To compound the problems, Intel decided that "Optane in a DDR4 slot" would be strictly proprietary. So there are marketing/political problems trying to get manufacturers to support it as well as technical issues to make the stuff.
    Reply
  • name99 - Friday, March 09, 2018 - link

    Consumer NAND launched in an environment where it had SOME spaces where it was optimal, and so had the chance to grow. It started in phones and DAPs, then grew to ultra-laptops, and finally the desktop. Point is --- there were niches that could pay for on-going improvement.

    Octane is different because there is NO obvious niche that justifies continuing to pump money into it. The niche that was SUPPOSED to justify it (NV-DIMMs) is STILL MIA years after it was promised...
    Reply
  • iwod - Friday, March 09, 2018 - link

    I am all for super fast QD1 results. But so far none of the application seems to benefits from it. At least not according to test results. I am wonder, we are either testing it wrong, looking at the wrong thing, or the benefits of QD1 is over thought and bottleneck is somewhere else.

    And NAND continues to get bigger better and faster. We may be looking at below $100 250GB SSD this year.
    Reply
  • iter - Friday, March 09, 2018 - link

    Exactly. It is hilarious how them fanboys keep claiming that we overlook the advantages, when I explicitly state them almost every time.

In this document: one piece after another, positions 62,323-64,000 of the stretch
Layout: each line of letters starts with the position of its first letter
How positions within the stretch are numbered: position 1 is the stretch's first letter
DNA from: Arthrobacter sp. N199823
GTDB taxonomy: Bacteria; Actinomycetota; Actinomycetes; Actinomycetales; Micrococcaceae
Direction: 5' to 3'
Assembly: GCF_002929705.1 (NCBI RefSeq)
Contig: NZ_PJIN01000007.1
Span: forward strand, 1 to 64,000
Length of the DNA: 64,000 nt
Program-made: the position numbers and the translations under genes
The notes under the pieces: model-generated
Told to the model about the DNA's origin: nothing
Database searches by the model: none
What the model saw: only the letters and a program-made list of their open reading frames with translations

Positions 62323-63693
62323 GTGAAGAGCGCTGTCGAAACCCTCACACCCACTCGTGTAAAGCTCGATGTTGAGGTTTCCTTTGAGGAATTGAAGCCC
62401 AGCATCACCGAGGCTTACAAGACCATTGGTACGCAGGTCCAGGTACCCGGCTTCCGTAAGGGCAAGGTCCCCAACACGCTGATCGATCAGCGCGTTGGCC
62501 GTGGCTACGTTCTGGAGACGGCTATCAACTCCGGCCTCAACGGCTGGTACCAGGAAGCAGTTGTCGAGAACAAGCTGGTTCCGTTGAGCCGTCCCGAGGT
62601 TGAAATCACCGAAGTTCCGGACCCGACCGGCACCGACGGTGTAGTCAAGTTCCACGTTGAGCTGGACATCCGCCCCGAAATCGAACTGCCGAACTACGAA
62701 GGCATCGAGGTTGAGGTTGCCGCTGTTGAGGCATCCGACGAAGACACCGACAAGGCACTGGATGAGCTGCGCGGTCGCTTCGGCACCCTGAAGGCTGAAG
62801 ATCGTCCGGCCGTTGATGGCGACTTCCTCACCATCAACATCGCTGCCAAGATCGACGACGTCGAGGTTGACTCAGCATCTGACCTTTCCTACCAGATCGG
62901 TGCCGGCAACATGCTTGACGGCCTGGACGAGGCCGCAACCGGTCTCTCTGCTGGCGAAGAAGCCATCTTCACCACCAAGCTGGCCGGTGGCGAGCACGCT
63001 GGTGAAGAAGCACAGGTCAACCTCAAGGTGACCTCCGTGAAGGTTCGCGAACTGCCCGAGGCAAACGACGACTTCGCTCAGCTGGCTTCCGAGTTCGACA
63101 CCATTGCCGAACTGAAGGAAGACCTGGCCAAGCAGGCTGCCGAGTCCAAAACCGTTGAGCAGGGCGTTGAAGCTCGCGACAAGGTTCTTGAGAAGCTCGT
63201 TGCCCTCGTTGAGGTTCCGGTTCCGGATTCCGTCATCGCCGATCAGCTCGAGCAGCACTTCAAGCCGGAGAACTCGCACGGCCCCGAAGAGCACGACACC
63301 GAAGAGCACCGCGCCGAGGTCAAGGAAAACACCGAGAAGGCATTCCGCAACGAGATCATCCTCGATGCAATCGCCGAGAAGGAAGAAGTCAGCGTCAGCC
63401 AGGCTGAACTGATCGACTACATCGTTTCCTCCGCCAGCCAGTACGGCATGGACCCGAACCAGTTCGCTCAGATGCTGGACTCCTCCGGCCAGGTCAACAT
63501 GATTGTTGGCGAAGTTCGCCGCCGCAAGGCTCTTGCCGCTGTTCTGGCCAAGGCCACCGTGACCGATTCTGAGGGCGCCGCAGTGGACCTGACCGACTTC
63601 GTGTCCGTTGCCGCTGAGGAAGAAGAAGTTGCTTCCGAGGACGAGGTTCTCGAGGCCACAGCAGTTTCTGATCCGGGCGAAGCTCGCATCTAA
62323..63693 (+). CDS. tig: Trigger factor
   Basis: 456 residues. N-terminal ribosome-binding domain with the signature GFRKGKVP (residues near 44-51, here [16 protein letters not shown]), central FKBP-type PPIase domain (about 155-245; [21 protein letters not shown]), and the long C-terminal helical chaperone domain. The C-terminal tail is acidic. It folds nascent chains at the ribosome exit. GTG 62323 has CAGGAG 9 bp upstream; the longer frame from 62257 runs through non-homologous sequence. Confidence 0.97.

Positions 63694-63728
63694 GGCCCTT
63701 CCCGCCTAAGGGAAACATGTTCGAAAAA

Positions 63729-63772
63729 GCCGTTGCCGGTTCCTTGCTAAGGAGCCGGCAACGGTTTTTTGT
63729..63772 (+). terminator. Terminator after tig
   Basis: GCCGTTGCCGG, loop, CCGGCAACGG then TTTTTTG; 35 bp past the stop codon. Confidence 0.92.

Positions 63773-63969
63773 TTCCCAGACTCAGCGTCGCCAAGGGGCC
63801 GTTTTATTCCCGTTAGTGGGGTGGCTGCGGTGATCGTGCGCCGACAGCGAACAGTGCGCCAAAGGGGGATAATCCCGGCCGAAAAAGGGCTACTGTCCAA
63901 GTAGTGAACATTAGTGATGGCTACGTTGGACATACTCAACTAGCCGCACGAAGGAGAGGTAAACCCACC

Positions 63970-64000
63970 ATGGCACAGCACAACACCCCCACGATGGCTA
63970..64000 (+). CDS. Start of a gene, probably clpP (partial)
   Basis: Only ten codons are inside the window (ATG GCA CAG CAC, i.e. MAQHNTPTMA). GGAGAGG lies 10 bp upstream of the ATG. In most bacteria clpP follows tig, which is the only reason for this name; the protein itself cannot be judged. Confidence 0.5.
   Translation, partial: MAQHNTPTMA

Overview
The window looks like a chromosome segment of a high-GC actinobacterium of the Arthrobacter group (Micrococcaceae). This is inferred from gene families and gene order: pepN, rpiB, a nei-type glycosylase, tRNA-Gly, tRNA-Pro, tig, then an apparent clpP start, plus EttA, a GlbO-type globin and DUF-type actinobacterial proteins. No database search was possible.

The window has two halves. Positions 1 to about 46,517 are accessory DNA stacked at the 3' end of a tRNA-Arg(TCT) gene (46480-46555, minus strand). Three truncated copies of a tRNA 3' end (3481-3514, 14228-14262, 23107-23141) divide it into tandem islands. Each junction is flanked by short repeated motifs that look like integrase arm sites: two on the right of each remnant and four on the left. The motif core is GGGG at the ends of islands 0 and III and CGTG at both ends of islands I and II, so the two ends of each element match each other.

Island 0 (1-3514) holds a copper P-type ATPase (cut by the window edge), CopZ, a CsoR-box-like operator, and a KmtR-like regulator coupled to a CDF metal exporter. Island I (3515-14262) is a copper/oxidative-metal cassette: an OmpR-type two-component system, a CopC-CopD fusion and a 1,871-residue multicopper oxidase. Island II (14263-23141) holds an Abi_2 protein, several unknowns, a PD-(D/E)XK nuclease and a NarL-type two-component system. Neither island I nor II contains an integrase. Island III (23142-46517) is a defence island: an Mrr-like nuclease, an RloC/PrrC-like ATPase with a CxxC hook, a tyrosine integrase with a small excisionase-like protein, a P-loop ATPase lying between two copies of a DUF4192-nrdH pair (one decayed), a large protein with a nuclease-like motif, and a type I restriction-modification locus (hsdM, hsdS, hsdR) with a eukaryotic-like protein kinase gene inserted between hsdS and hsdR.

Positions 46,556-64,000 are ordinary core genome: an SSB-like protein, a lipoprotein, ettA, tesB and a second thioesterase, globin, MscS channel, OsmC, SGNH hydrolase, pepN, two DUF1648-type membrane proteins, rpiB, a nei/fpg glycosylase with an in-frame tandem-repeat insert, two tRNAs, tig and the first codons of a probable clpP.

There are very little and far in between workloads where those advantages can translate into tangible improvement of real world performance.

    When your bottleneck is a human being interacting via input devices, discrete savings of several dozens of microseconds are simply not perceivable.

    Even cumulative savings are in fact not, because most of the time that data has to also be processed by the cpu, which is why synthetics aside, raw real world applications snow minuscule going from a decent ssd to a crazy fast nvme device.
    Reply
  • sor - Friday, March 09, 2018 - link

    Probably has something to do with your name calling and “it keeps getting worse and worse” when that objectively isn’t true. You come off as having an axe to grind.

    It is not true that this is worse and worse. The power improvements shown here are quite impressive. Low QD performance is still better than NAND by an order of magnitude, and looks to have gotten a roughly 20% improvement. Sequential read now even beats NAND.

    You and others are falling over yourselves to crap on it for some strange reason, and clearly are ignoring the upsides. It’s just a product.
    Reply
  • iter - Friday, March 09, 2018 - link

    "when that objectively isn’t true"

    It absolutely is. It is slower than the 900p. They improved power a bit - big whoop, especially considering it came at the cost of gutting the interface by 50%.

    118 GB? I bet enthusiasts all over the planet are drooling about that crazy capacity. Not to mention the smaller model...

    Nobody denies the strong points, it is just that they are way too little to make this a good product.

    Instead of getting bigger and faster it gets smaller and slower.

    And somehow the price per GB increases.

    Truly impressive.
    Reply
  • nevcairiel - Friday, March 09, 2018 - link

    If you want to go down that road, at current consumer SSD speeds (say Samsung 960 Pro), I doubt any normal user would even notice if the performance suddenly doubled (or halfed, for that matter).

    Does that mean we should not innovate? Perhaps consumer work-load isn't the main goal, but if you have the hardware, why not try to make a consumer product, anyway.
    Reply
  • MrSpadge - Friday, March 09, 2018 - link

    With decently fast SATA SSDs the bottleneck is almsot entirely the CPU already, unless you've got purely I/O load. Reply